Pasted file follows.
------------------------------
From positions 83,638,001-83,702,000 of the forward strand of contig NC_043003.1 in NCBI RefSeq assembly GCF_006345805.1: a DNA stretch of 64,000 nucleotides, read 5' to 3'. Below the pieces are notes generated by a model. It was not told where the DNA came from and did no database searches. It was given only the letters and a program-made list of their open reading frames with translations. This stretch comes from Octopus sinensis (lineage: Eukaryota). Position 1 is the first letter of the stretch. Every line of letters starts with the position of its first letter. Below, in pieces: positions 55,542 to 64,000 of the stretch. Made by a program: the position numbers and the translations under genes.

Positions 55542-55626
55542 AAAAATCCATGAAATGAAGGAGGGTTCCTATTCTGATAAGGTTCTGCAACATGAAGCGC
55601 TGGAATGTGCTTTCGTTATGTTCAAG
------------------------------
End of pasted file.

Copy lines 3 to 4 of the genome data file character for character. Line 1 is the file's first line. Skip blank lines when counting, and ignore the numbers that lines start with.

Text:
55542 AAAAATCCATGAAATGAAGGAGGGTTCCTATTCTGATAAGGTTCTGCAACATGAAGCGC
55601 TGGAATGTGCTTTCGTTATGTTCAAG